We are convinced art brings people closer together, that it can immunize us against the barbarism by providing a tool for seeing things anew. And today, more than ever before, we uphold the philosophy the Athens and Epidaurus Festival has espoused since 2006 in theatre, music, dance and the visual arts – a rationale whose key concepts are eclecticism, a spirit of adventure, openness and acknowledging the public’s need for real art, its thirst to commune with the new and the unfamiliar.
We have insisted on the fundamental principles of a programme which allows Greek audiences to connect with landmark figures; with artists like the incurable theatre visionary, Ariane Mnouchkine, or Sylvie Guillem, whose genius gave her the courage to cross over from classical ballet into contemporary dance; with historic institutions like the Bolshoi and the Filarmonica della Scala, and with new ones like the Bridge Project, a collaboration of the Hellenic Festival with New York and London which received a rapturous reception the year before last and is returning to Epidaurus with two big names from Hollywood –Sam Mendes and Kevin Spacey – who will be meeting off screen and on stage in Richard III. (picture from the performance)
The Festival will once again be staging works by groundbreaking artists whose subversive approach helps make their art go further. The Iannis Xenakis Tribute clearly falls into this category, with its homage to a multifaceted composer and visionary who left his mark on the latter half of the 20th century, as does the most recent work from that reviver of the theatrical idiom, Romeo Castellucci. So, too, do the acerbic “American in Europe”, William Forsythe, the enfant terrible of video art, Doug Aitken, and Maguy Marin, whose latest offering, Salves, invokes Walter Benjamin, aptly adding to his insights: “Acting on our pessimism and our fears, we so escape the pervading anxiety crushing us and rendering us powerless, miserable and weary”.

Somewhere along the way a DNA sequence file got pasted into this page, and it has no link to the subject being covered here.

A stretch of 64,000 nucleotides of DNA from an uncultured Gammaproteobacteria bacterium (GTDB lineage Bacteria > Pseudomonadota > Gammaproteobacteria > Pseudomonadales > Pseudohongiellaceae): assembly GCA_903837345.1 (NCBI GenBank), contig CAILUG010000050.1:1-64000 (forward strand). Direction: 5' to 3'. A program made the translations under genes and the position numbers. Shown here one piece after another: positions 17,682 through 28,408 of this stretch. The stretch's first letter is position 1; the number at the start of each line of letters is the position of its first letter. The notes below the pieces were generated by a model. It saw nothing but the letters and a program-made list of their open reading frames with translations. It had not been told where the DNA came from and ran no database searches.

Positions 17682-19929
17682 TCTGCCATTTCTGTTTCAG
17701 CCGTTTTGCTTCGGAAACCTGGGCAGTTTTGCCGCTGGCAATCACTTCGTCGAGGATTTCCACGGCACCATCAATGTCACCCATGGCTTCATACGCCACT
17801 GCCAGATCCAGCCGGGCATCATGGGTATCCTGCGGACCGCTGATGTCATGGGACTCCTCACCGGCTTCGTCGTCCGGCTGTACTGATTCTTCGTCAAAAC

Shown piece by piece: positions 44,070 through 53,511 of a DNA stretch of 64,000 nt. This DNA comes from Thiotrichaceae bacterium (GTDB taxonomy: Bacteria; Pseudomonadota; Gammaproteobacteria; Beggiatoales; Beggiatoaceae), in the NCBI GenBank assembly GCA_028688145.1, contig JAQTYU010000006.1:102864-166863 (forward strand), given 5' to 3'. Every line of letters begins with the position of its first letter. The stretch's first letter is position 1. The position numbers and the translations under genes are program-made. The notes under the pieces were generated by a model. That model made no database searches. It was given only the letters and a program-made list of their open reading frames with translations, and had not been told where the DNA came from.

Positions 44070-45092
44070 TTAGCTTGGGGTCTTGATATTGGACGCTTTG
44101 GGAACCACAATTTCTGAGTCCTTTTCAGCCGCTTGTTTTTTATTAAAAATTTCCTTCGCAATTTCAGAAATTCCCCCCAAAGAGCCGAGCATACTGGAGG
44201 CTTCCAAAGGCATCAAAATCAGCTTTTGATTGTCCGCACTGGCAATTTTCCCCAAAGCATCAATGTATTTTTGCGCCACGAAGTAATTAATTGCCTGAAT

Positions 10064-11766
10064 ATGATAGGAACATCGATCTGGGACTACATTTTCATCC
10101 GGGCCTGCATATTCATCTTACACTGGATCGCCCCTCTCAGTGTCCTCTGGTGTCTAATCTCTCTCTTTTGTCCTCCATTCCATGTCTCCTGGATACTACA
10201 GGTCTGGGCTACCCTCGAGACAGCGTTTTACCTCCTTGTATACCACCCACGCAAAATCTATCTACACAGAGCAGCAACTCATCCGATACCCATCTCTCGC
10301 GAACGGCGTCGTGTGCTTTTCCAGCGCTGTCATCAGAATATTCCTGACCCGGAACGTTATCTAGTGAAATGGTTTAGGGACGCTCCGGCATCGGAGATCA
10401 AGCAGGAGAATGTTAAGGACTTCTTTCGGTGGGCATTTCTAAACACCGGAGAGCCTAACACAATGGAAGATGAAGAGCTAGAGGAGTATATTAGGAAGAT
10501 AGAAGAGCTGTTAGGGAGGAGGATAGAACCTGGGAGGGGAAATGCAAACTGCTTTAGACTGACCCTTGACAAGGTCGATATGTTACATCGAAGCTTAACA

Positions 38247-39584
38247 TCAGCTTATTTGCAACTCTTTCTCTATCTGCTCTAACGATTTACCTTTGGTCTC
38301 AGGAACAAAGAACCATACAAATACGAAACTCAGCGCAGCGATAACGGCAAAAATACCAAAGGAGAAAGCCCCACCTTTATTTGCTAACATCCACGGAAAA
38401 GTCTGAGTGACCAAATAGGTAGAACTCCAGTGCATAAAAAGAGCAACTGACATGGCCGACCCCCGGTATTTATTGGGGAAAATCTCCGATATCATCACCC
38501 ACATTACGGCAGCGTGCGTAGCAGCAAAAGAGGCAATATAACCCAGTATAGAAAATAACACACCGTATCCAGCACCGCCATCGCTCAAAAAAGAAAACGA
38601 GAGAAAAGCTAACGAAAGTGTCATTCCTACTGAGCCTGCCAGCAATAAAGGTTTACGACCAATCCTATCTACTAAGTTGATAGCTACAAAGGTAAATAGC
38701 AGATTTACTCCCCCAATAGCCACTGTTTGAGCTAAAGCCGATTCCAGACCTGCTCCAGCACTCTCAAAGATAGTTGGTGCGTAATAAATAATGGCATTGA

Our commitment to young artists is even more pronounced this year; it has to be, because if we get to see the world afresh, it will be through their eyes. They include Kharálampos Goyós, the genre-busting new media pioneers drog_A_tek, and performers like Markellos Chrysikopoulos and Jeremie Rhorer, who have dedicated themselves to contemporary readings of the Baroque.
Finally, as we have done every year, we have tried to register the Festival on a broader chronological continuum through the engaging of memory. Hence our tributes marking the tenth anniversary of the death of Iannis Xenakis and the bicentenary of the birth of Franz Liszt, our homages to Odysseus Elytis and Nikos Gatsos a hundred years after their birth, and our tribute to Gustav Mahler on the centenary of his death.
Yorgos Loukos
Chairman and Artistic Director